Like the river beds and lakes here, I have found myself yearning to be filled up.
It has been a very hot, dry summer in New England. Farm fields are now dust clouds when the tractors pass through. Streams have become rock beds snaking through woods. Many trees already stand half-bare, having strewn their leaves in brown circles around their trunks, as if in surrender.
It is profound to allow ourselves to notice when we miss something, and in so doing to realize that what we treasure we often take for granted. An appreciation for rain, often rare for summer-lovers, is rampant here now. Where there once were showers, a deluge of longing fills the air.
Lately my internal landscape has matched the landscape outside; much of the summer I have felt vaguely “dry.” Not dry in a sense of being bored or “flat,” but dry in the sense of having worked too much, leaving me feeling depleted, and wanting. With a big event and meeting this summer, my penchant for focusing on work to the exclusion of other things got the best of me, and I now understand anew the metaphor of feeling “burnt out.” Like the earth, I feel parched, lacking in a particular nourishment – one that saturates and enriches, making the ground fertile for new growth. Like the river beds and lakes here, I have found myself yearning to be filled up.
It is a bit embarrassing to admit, but sometimes when I get like this, I cannot tell exactly what it is I am yearning for, or how to actually make a shift to a new way of being. In the face of a world in deep need, self-care can seem indulgent, and my exhaustion can leave me stuck and unimaginative. When my internal reserves are too depleted to “look within” for a remedy, I turn to look outside myself. I scan the lives of those around me and follow the clues to see what triggers my longing. It is an unusual and humbling process, but I actually let envy become my guide.
Envy is painful IF we leave it as unexamined covetousness, and do not see it as carrying abundant wisdom about our longings and belonging.
Envy being very different than jealousy – there is no part of me that does not want the other person to have what brings them happiness – it helps me understand what I want or need when I see it as a lived experience in someone else’s life. It becomes animated in my awareness when I see the impact on a life – not just a one-dimensional depiction of the thing itself. “Oh,” I can feel myself sensing, “that is a way I would love to feel too.” Rested, creative, invigorated, connected, inspired, challenged, relaxed…any of these feeling states, and many more, have strong appeal. Once I recognize a state of being I desire enlivened by someone else’s example, I can much more readily see the pathways there. And so I scan, and I let myself “pine,” and I listen closely to what my “wanting mind” and envy have to teach me.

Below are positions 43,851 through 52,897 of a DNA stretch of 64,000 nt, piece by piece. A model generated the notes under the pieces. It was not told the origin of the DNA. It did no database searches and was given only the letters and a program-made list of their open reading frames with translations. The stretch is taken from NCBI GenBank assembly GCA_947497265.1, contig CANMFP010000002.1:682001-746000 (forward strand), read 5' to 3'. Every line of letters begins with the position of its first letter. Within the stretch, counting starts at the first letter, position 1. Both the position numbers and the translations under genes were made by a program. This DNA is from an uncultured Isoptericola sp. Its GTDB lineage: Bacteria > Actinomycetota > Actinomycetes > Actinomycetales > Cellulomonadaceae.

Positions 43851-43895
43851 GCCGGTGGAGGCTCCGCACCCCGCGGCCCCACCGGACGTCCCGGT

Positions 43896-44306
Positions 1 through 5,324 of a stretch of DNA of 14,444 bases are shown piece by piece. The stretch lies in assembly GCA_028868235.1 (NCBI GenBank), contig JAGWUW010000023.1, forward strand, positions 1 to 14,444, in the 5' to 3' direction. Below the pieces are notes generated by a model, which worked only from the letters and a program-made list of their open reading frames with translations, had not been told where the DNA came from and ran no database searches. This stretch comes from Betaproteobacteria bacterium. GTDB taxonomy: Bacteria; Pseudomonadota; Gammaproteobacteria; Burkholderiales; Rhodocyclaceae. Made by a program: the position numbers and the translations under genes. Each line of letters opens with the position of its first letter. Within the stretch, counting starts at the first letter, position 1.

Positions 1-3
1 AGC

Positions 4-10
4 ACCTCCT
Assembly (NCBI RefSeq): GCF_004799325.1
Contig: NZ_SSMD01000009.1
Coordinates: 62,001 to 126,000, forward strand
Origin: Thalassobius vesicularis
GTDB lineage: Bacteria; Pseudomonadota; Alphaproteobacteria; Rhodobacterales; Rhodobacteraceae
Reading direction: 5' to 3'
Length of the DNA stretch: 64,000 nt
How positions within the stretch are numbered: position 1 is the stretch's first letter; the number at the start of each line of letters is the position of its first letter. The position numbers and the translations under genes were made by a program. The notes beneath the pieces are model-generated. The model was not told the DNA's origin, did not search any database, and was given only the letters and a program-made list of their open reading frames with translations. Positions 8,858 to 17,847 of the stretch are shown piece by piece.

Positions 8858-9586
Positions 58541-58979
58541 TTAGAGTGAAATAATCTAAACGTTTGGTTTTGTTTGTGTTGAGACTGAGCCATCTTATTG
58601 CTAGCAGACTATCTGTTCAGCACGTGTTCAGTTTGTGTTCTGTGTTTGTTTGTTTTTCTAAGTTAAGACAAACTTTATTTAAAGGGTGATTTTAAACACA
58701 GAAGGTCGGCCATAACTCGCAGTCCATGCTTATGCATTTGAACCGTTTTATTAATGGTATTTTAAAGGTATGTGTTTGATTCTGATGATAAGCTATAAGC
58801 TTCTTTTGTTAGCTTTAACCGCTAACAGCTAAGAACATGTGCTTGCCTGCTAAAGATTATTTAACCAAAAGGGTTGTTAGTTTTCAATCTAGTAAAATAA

In this practice, envy has become a powerful “pointer” of sorts – like a dowsing rod for my soul. I can feel the quiver when I am close to something that may be a welcome source of nourishment and replenishment. For example, I do not think of myself as a very “creative” person, but I feel envy when I am around people who have the telltale gratification that artisanship brings. Big clue: try something new, or pick up an old hobby. I also never go camping anymore, but I have found myself feeling the lovely, rough edges of envy when hearing about people’s camping adventures. Big lesson: crack out a tent. The calm from yoga: do it. The freedoms of simplicity: get rid of things. The meaning in service: help others. The joys of spontaneity: leave space in the schedule. The peace of nature: Go. And perhaps my biggest envy: the deep rest of good sleep? Get to bed earlier.
I need to acknowledge that envy can be some very tricky terrain to navigate. It is full of slippery slopes and sinkholes. Without taking action to address what we learn, it can easily pick up the steam of resentment and the spoils of self-pity. Unaddressed, it can make us smaller, rather than make our lives bigger. It can also incite an intense sense of separation from those who “have” what we want, as opposed to a source of connection. Envy is painful IF we leave it as unexamined covetousness, do not see it as carrying abundant wisdom about our longings and belonging, and do not allow it to connect us more deeply with others.
If we can cultivate gratitude for the enlightening roots of envy, perhaps we can notice better where our own lives feel lacking, and find inspiration and momentum toward greater aliveness for ourselves and the world.
If we can cultivate what the Buddhists call “empathetic joy,” then we bless, learn from, and connect with the source of our envy. If we can let envy emanate from humility and vulnerability, we can discover what stirs our souls. If we can cultivate gratitude for the enlightening roots of envy, perhaps we can notice better where our own lives feel lacking, and find inspiration and momentum toward greater action on behalf of ourselves, others, and the world. I, for one, am grateful that there are so many amazing people around me who live their lives in ways that move me, and I am truly grateful when I have the motivation, ability, and privilege to try to heed their example.
My plan this week: Clear my schedule, crack out a sleeping bag, grab some colored pencils and paper, get myself to a vista, salute the sun, help a friend, and let my well and my well-being fill up. Thanks to envy for helping me make my plan. And thanks to grateful living, which always reminds me to stop, to look around, to notice opportunities available to me, and then to GO and do something about it. So…humbled once again, off I go!